RV Backup Camera – Read This Before Buying One

Last updated on March 7th, 2022 at 09:11 am. Originally published on December 30th, 2019


Backing up in a regular old car is hard enough. When you’re driving a motorhome or travel trailer, the situation is significantly compounded. But with the multiplicity of RV backup camera options on the market, it can be difficult to figure out where to start — and whether or not you even need one, really, in the first place.

Although many RVers go through their camping lives without the aid of an RV backup camera, adding one to your list of gear could be a major upgrade. Just imagine never again having to ask your copilot to get out of the rig to help you figure out “what’s going on back there” — or, worse yet, for the solo travelers, having to beg off the position of flagger on some innocent bystander. With an RV backup camera, you’ll be able to navigate back-in sites and driveways with confidence, not to mention having a better sense of what’s going on when you’re driving on the highway.

In this post, we’ll walk you through all the basics of RV backup cameras, including want to look for when you purchase one and which types are available on the market (i.e., wired vs. wireless). We’ll also cover some of your most frequently asked questions about RV backup cameras to help you make sound decisions about this important investment for your rig.

Instead of focusing on one specific manufacturer or product (which will, after all, change as technology gets better and better), we’re going to talk more generally about RV rear view camera options: what types are there, and why is each attractive? What should you look for when you’re making your purchase, and how much can you expect to spend?

RV backup cameras come in a wide array of types, with varying video quality, installation needs, and price points. By the end of this blog post, you should feel like you have the information you need to make an informed decision and browse the available RV backup cameras on the current market with confidence!

Ready to get started? Let’s get going… er, put it in reverse!

Do you really need an RV backup camera?

Honestly… the answer is no. (And you probably already know that!) RVs have been around far longer than RV backup cameras have, and people have been successfully camping without this technology for a long while.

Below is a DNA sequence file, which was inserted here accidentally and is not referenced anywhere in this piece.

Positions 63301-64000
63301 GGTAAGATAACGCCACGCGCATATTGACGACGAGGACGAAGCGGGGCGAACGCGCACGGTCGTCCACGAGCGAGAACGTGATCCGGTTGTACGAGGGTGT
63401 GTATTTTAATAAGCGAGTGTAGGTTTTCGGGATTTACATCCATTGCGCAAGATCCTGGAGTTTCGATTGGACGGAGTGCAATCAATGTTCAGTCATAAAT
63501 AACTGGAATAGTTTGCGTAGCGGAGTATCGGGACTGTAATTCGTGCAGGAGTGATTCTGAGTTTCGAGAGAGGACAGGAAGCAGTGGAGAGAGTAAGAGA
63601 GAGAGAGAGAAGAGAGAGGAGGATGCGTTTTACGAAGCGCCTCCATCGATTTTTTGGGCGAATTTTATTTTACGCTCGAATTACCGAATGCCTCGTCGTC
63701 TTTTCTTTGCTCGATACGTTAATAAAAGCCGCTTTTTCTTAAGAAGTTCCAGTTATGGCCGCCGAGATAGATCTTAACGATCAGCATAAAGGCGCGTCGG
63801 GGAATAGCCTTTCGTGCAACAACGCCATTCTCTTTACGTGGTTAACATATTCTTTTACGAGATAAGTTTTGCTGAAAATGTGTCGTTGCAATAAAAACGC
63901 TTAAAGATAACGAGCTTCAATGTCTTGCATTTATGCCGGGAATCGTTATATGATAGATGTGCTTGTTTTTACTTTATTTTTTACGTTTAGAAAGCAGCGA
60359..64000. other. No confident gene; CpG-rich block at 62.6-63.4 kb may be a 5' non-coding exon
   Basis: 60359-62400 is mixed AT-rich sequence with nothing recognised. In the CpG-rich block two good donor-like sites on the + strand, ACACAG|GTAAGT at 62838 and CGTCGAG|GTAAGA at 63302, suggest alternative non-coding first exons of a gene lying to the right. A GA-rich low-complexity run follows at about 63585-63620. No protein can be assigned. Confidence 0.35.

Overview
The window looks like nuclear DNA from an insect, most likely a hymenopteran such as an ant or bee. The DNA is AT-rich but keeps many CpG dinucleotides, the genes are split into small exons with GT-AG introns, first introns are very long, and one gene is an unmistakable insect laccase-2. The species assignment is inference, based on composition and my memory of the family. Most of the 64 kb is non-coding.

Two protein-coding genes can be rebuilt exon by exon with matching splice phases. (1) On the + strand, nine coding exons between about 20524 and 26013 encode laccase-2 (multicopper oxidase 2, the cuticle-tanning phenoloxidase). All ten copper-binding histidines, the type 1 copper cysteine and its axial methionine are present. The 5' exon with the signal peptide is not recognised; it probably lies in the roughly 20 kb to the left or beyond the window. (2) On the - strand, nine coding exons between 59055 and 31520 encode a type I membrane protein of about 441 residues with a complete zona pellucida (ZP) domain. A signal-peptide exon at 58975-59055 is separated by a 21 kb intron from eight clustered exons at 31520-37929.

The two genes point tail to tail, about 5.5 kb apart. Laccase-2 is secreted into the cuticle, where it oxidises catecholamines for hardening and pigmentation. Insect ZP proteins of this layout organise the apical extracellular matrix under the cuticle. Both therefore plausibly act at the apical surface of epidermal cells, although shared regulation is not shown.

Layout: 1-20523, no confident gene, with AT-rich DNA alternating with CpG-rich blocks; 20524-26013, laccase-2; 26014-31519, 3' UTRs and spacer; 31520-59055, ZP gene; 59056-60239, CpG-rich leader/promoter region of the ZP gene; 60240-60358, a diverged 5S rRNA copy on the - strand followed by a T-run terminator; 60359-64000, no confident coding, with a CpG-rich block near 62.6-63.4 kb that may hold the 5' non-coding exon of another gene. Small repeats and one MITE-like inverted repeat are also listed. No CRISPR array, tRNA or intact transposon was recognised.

That said, an RV backup camera can be a significant upgrade, and make your RV safer and less stressful to drive. Even small motorhomes and travel trailers are bigger than your average vehicle, and backing up can be a very hairy ordeal — especially if you’re in a camper-filled campground or pedestrian-heavy neighborhood.

An RV backup camera can make you feel safer behind the wheel, and make your RV less of a threat to cars and pedestrians around you. It can also make it a lot easier or you to opt for the cheaper back-in spaces at your favorite campgrounds, since it won’t be such an ordeal to wiggle into your campsite. (Which means, heck, it might even pay for itself over time!)

Finally, if you plan to list your RV on RVshare, keep in mind that a backup camera can make your rig more user-friendly to a new RV driver. Chances are you remember how stressful your first few times behind the wheel of a motorhome were; your renters will feel a whole lot more comfortable if they can actually see what’s going on around them — and so will you!

Types of RV Backup Cameras

So, what types of RV backup cameras are there?

While there are dozens of specific makes and models, they generally break down into two categories: wireless and wired.

Wired RV backup cameras are, as the name suggests, wired into your RV. That means there’s more setup involved, yes, and also usually more expense when you factor in installation. But it also means you can retrofit it into literally any RV out there. Whether you drive a Class A motorhome, a fifth wheel trailer, or a tiny sleeper van, you can find a wired RV backup camera that will work with your rig!

You also don’t have to worry about the annoyance of losing signal, which can sometimes happen with wireless RV backup cameras — particularly if you’re driving a long, lengthy rig.

Wireless RV backup cameras are — you guessed it — not hardwired into your rig. Instead, they rely on wireless technology and either analog or digital signals to connect the camera to the monitor up front. While these cameras are often available more cheaply than wired versions, and are certainly easier to install, some campers report that they’re unreliable since the signal has a tendency to weaken (or be interfered with by other signals in the area). That said, for ease of use, they can’t be beat; you simply plug the unit into your 12-volt DC connection and voila: instant RV backup camera!

Things to Look for When Purchasing an RV Backup Camera

Only you can decide whether a wireless or wired RV backup camera is right for your needs. But what else should you consider when shopping for this important item?

Video Quality

While what’s going on behind your RV might not be as entertaining as the latest HD Star Wars movie — and while you may not need to make out excessively fine detail — the whole point of an RV backup camera is to ensure you can see what’s going on behind you. So you may as well invest in a camera that has decent video quality!

The best RV backup cameras offer not only fine detail and resolution in broad daylight, but also come with infrared, night vision, color and black and white options, so you can choose what works best depending on your circumstances.

RV backup cameras with digital video signals tend to display better and more reliably than those using analog technology, though your mileage may vary. You’ll also want to look for a backup camera that offers an ample field of vision: ideally, more than 90 degrees of the space behind your bumper.